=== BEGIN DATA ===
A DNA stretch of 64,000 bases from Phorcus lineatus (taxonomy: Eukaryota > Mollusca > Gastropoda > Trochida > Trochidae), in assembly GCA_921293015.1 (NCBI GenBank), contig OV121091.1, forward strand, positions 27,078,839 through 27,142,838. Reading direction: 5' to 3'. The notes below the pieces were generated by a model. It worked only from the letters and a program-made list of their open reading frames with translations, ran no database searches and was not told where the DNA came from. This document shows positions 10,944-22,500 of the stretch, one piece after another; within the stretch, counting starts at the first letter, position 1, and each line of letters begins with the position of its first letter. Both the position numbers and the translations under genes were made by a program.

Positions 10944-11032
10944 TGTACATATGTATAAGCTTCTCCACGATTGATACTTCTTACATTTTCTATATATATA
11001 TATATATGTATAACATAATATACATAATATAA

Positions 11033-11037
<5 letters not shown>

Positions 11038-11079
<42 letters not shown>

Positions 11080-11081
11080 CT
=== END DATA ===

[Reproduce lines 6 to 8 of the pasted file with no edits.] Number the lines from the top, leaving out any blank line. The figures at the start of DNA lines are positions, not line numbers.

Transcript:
<5 letters not shown>

Positions 11038-11079
<42 letters not shown>